As a child, Sumiya Faruq would love listening to her father’s bedtime stories, most of which were of incidents from the Prophet’s (PBUH) life.
Sumiya’s parents would encourage her to question and dig deeper into the stories, and as she grew older, the youngster studied other religions, including Christianity, Judaism and Hinduism.
By the time the Hyderabad-based Sumiya was in college, she had a hard disk full of Islamic content, including videos of speeches by Islamic preachers, Quran recitations and tafsir of the Quran.
“Among friends and relatives, we used to exchange the content,” said the computer science engineer. “However, with time, this changed. The content moved to content-sharing websites such as YouTube and Vimeo.”
But there was a problem. “Unfortunately, YouTube or Vimeo is like a jungle. You find content of all categories and of all types, sometimes extremely distasteful and harmful.
On YouTube, if you are viewing Mufti Menk’s video about Paradise, the related videos could be of a completely differen
t nature,” said Sumiya.
The advertisements on these video-sharing platforms can often lead someone to content that is “haram”, or forbidden.
“This problem gets further aggravated when people let their kids visit these sites. Kids might very soon end up learning things that are completely inappropriate for their age,” said Sumiya.
Sumiya saw an opportunity for a portal that has “clean Islamic content” for the whole family. And thus, in March 2016, Taqva.com was born.
This video-aggregation platform includes videos from content-sharing websites; a group of volunteers analyses the videos for suitability and then puts them up on Taqva under categories such as Quran recitation and tafsir, hadiths, Islamic reminder videos, Prophetic stories and Islamic cartoons for children.
The team also curates posts based on Islamic quotes, mainly from the Quran and the hadith, and shares them on social media platforms such as Twitter, Facebook and Instagram.
Taqva has over 1,000 Islamic videos across more than 15 categories. “We are reaching over 10,000 users and currently have 3,000-plus active followers on social media outlets such as Instagram, Twitter [and] Pinterest,” said Sumiya, who also works at a multinational financial technology company.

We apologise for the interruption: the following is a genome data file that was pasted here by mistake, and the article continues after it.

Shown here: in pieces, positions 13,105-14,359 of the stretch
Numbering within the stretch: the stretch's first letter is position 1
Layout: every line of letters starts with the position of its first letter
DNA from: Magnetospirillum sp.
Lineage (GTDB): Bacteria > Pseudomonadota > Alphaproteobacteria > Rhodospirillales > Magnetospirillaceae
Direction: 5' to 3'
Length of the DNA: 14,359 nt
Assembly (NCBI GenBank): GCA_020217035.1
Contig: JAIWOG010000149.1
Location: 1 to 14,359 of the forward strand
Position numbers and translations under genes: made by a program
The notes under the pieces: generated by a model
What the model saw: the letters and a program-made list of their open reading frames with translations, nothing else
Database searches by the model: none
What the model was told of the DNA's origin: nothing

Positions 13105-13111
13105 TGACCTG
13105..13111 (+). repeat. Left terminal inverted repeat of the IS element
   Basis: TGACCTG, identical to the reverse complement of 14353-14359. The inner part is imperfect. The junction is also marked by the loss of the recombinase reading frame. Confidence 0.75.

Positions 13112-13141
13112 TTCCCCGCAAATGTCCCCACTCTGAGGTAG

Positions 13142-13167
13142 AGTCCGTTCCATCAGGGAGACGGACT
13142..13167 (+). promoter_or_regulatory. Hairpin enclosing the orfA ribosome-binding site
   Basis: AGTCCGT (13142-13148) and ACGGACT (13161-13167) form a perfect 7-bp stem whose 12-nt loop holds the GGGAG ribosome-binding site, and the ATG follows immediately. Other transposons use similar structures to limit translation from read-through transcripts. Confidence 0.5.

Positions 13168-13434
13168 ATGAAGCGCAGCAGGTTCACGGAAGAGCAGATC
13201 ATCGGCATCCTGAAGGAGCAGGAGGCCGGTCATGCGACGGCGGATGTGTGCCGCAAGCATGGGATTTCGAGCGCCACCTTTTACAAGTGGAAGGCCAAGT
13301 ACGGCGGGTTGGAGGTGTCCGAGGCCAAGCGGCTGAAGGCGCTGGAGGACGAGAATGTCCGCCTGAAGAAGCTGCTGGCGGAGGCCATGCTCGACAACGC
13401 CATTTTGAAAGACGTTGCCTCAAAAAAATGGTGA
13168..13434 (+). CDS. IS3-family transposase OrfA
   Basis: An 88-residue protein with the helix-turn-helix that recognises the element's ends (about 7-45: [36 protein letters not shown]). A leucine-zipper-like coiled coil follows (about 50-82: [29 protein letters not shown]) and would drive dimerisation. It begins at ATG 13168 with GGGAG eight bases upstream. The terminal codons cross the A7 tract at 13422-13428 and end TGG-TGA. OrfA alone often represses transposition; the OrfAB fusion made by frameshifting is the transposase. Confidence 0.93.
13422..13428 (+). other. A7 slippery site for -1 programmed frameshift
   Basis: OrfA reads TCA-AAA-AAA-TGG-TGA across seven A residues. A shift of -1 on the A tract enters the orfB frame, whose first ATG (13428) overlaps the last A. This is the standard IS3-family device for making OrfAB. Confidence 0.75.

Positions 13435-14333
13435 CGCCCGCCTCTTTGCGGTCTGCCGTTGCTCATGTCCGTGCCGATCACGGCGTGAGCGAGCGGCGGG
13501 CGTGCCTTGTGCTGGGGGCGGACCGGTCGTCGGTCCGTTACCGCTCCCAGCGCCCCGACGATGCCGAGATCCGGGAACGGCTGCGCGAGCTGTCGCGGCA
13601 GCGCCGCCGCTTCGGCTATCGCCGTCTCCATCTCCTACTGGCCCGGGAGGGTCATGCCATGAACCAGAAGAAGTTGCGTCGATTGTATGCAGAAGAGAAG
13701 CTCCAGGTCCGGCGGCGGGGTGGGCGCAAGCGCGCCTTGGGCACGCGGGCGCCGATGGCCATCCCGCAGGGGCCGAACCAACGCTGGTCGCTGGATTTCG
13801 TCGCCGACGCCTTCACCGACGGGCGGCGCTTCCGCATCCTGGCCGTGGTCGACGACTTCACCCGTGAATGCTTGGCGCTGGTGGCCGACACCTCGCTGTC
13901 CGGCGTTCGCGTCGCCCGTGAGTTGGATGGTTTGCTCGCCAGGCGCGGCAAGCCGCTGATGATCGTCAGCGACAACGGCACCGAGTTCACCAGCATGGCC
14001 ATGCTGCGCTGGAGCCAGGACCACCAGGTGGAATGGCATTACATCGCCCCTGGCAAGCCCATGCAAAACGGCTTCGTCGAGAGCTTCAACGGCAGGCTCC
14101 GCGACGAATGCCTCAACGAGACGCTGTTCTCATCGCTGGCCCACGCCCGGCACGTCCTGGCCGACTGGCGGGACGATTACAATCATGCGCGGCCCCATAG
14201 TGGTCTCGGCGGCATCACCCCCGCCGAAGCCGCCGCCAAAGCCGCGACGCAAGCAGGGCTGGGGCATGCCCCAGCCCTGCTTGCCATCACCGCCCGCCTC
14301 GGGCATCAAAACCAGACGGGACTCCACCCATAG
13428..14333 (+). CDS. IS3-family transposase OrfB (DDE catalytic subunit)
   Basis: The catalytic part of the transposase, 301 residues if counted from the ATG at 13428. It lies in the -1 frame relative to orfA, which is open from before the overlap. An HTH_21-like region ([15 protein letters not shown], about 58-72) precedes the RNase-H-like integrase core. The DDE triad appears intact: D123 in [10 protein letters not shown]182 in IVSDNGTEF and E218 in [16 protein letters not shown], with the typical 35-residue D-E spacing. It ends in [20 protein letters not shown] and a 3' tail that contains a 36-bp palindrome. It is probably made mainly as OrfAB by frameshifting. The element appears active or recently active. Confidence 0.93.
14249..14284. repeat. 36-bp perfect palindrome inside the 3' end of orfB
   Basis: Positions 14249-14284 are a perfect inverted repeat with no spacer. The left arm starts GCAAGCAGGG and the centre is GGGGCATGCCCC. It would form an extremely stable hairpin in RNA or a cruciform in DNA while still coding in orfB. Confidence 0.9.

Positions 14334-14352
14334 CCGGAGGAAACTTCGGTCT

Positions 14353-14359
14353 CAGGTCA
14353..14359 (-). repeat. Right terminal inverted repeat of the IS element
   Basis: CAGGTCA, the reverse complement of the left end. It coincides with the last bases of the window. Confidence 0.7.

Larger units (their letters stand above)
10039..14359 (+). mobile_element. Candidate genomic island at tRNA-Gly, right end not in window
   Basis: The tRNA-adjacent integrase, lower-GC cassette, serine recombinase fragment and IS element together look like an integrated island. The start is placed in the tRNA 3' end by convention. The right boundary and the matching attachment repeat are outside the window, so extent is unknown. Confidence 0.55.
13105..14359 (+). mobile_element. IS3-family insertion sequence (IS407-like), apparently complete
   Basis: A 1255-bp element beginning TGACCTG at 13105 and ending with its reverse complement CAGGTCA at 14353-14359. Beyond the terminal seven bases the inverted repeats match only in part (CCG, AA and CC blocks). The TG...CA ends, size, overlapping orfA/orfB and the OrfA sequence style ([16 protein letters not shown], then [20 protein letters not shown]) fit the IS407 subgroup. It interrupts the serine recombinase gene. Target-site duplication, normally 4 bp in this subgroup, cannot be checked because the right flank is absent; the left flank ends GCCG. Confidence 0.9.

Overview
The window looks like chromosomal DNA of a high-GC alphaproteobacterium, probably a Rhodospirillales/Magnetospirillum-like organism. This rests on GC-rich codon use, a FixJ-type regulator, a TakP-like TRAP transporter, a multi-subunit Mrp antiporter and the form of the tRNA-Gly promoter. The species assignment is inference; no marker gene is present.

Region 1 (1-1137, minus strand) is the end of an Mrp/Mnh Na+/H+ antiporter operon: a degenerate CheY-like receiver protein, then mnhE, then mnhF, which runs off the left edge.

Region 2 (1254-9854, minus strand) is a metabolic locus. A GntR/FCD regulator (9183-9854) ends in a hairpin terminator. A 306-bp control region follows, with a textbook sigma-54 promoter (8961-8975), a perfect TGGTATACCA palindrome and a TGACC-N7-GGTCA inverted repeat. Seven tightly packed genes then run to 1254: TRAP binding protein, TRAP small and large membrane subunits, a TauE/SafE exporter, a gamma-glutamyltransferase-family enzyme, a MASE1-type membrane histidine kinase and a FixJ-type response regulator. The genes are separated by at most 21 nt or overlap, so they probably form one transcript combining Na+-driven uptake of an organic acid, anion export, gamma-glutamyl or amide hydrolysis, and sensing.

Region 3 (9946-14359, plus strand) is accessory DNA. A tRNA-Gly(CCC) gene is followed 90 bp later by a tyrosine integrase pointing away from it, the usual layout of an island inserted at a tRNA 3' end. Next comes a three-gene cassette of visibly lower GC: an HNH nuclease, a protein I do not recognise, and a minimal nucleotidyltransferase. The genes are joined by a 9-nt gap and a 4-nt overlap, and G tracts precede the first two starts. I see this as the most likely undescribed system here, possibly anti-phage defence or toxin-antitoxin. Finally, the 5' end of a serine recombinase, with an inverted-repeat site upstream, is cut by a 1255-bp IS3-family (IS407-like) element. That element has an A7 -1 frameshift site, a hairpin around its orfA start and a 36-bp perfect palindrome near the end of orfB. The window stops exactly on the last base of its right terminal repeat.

“Given [that] the content is predominantly in English, our user base is from India, followed by [the] US and UK. Very soon, we will be adding content [in] Arabic and Urdu … followed by Bengali,” she added.
Sumiya realizes that apart from providing clean Islamic content for children and grownups alike, Taqva also plays an important role in dispelling some of the misconceptions about the religion.
“It’s undeniable that there is a rise of Islamophobia across the world. It’s unfortunate that a beautiful religion like Islam has been misunderstood, misrepresented and misconceived by many in the world. And with Taqva, we aim to educate people about Islam, providing them with Islamic videos, all under one roof,” Sumiya said.
By 2020, she wants to make Taqva the largest video repository of Islamic content in the world, reaching 100 million Muslims internationally. “We are setting up a team of volunteers across each country and aim to have 500 volunteers from over 100 countries in 12 months,” Sumiya said.
And she is banking on technology to deliver accurate content. “Machines are becoming intelligent. Now we have cars that are driverless. I want to work on an innovative solution that is based on machine learning which can answer people’s questions related to Shariah Law,” said Sumiya.
After all, as she notes, machines don’t get tired, and they lack many of the limitations that humans possess.
At present, Sumiya is funding the startup with help of grants, but she hopes to create exclusive content that will help get subscribers and attract Shariah-compliant advertisements as well.
“As a practicing Muslim, I not only plan my life for this world but also for [the] hereafter; therefore, when I set out to start my entrepreneurial journey, I asked myself, why not use my abilities to solve problems of both the worlds?” Sumiya said. And she hopes that Taqva will help others do the same.
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